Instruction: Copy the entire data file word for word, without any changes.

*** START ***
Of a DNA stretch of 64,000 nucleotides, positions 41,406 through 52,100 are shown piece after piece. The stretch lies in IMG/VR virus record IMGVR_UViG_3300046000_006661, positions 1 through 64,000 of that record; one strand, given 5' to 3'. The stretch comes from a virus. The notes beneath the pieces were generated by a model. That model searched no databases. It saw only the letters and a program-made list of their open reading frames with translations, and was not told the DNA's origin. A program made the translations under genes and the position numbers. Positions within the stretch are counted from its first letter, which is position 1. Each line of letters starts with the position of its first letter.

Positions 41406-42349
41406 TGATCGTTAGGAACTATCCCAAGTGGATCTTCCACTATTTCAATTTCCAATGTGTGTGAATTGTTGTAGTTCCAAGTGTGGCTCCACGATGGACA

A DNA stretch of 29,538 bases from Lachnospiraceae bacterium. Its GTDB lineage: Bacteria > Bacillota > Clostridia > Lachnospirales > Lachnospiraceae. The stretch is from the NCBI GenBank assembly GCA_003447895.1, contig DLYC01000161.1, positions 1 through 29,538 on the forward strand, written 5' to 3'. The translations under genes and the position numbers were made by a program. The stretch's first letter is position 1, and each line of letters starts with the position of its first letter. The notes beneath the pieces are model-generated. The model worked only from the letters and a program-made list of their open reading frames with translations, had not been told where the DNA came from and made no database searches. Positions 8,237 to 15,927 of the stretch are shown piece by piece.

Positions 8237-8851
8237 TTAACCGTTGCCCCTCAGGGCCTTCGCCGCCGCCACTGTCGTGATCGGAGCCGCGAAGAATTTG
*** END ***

Of a DNA stretch of 64,000 nucleotides, positions 41,406 through 52,100 are shown piece after piece. The stretch lies in IMG/VR virus record IMGVR_UViG_3300046000_006661, positions 1 through 64,000 of that record; one strand, given 5' to 3'. The stretch comes from a virus. The notes beneath the pieces were generated by a model. That model searched no databases. It saw only the letters and a program-made list of their open reading frames with translations, and was not told the DNA's origin. A program made the translations under genes and the position numbers. Positions within the stretch are counted from its first letter, which is position 1. Each line of letters starts with the position of its first letter.

Positions 41406-42349
41406 TGATCGTTAGGAACTATCCCAAGTGGATCTTCCACTATTTCAATTTCCAATGTGTGTGAATTGTTGTAGTTCCAAGTGTGGCTCCACGATGGACA

A DNA stretch of 29,538 bases from Lachnospiraceae bacterium. Its GTDB lineage: Bacteria > Bacillota > Clostridia > Lachnospirales > Lachnospiraceae. The stretch is from the NCBI GenBank assembly GCA_003447895.1, contig DLYC01000161.1, positions 1 through 29,538 on the forward strand, written 5' to 3'. The translations under genes and the position numbers were made by a program. The stretch's first letter is position 1, and each line of letters starts with the position of its first letter. The notes beneath the pieces are model-generated. The model worked only from the letters and a program-made list of their open reading frames with translations, had not been told where the DNA came from and made no database searches. Positions 8,237 to 15,927 of the stretch are shown piece by piece.

Positions 8237-8851
8237 TTAACCGTTGCCCCTCAGGGCCTTCGCCGCCGCCACTGTCGTGATCGGAGCCGCGAAGAATTTG